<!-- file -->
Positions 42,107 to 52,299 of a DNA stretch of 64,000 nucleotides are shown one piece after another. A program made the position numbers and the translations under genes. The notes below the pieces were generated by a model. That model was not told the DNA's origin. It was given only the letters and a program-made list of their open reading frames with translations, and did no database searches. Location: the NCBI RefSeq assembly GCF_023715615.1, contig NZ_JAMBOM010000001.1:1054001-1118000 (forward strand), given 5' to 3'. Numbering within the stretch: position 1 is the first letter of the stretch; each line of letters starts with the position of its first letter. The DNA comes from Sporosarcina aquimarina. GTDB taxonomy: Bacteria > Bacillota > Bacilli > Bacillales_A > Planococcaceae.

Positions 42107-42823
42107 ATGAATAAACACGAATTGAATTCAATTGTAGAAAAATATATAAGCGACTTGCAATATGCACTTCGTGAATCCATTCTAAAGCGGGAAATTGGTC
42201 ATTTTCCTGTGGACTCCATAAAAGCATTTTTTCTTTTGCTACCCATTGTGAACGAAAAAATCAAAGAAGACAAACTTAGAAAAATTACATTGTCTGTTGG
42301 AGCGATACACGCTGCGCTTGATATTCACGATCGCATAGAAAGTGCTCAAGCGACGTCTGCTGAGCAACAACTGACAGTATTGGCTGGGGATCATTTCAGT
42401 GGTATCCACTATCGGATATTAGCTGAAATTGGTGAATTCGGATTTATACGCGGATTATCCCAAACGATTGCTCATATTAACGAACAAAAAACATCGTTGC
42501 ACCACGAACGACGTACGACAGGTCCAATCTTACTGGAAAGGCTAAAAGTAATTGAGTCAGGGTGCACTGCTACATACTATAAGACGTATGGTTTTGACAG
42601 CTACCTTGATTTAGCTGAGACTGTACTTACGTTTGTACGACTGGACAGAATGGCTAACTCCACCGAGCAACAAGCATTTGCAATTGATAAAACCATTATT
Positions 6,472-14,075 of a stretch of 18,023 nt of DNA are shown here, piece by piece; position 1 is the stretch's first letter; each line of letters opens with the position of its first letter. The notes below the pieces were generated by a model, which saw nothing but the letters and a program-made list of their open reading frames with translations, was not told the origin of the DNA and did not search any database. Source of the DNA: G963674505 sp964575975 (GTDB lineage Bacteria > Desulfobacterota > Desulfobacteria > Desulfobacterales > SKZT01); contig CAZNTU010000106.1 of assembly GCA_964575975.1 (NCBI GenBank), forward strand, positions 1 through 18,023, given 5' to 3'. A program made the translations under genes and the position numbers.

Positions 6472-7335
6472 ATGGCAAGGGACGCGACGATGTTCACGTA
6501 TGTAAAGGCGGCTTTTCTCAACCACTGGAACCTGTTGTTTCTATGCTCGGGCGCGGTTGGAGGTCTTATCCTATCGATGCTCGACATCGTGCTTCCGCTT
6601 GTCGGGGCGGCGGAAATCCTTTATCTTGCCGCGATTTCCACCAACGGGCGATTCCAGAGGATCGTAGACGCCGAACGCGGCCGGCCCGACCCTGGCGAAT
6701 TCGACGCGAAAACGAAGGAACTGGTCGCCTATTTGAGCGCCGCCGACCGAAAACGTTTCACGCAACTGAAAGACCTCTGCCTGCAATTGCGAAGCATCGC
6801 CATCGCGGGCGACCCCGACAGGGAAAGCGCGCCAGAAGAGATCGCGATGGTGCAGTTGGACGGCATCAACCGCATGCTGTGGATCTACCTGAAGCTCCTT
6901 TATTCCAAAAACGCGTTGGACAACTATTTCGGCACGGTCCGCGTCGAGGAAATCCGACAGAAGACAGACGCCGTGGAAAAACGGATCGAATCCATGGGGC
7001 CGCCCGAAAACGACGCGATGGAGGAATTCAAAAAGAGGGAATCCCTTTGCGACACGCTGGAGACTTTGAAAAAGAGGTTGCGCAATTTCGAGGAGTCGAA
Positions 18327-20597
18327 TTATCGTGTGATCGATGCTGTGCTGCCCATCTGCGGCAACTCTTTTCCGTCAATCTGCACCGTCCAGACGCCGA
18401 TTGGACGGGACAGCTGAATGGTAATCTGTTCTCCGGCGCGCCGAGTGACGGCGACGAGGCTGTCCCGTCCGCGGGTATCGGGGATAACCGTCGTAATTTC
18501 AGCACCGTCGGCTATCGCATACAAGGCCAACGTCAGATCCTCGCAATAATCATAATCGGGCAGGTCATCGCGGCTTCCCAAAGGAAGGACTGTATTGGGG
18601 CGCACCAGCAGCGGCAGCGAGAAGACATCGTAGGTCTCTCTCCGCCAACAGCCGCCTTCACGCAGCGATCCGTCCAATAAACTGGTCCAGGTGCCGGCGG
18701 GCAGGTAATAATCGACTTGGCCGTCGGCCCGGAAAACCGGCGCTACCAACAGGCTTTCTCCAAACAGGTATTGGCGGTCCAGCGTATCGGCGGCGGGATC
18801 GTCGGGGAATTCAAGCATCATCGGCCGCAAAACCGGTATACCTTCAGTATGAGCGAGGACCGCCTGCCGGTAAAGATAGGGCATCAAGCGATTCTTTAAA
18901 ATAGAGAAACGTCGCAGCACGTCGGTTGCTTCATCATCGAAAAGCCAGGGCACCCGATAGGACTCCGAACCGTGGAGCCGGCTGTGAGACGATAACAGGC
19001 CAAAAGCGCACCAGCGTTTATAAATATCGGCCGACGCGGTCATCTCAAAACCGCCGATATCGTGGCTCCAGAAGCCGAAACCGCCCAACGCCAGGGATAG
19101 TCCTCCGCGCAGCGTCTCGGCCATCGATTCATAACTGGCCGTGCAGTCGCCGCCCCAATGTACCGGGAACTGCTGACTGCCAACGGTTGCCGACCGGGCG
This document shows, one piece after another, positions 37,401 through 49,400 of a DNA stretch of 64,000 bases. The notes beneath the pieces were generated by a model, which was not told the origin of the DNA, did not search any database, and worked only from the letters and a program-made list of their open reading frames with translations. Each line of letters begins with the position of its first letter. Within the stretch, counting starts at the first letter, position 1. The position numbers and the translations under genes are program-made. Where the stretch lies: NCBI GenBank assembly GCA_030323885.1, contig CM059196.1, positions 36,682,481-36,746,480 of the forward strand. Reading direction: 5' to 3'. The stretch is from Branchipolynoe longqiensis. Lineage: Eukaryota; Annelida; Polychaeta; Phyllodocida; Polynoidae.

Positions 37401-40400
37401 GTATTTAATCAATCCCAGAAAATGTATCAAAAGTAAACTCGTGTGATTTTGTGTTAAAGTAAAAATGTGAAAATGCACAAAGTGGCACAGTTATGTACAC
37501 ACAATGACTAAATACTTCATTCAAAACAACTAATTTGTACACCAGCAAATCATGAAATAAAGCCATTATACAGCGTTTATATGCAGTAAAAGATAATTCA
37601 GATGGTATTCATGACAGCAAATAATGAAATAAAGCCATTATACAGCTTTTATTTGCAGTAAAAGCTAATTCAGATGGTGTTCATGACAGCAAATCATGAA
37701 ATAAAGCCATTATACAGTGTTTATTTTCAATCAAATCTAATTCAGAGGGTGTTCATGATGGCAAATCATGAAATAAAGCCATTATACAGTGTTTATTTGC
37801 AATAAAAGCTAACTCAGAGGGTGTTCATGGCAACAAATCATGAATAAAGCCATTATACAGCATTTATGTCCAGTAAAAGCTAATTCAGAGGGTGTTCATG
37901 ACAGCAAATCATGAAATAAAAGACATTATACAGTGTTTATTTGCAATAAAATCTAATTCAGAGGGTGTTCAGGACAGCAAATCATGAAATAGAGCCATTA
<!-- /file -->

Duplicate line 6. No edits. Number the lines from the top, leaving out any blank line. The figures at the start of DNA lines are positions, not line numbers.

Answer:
42401 GGTATCCACTATCGGATATTAGCTGAAATTGGTGAATTCGGATTTATACGCGGATTATCCCAAACGATTGCTCATATTAACGAACAAAAAACATCGTTGC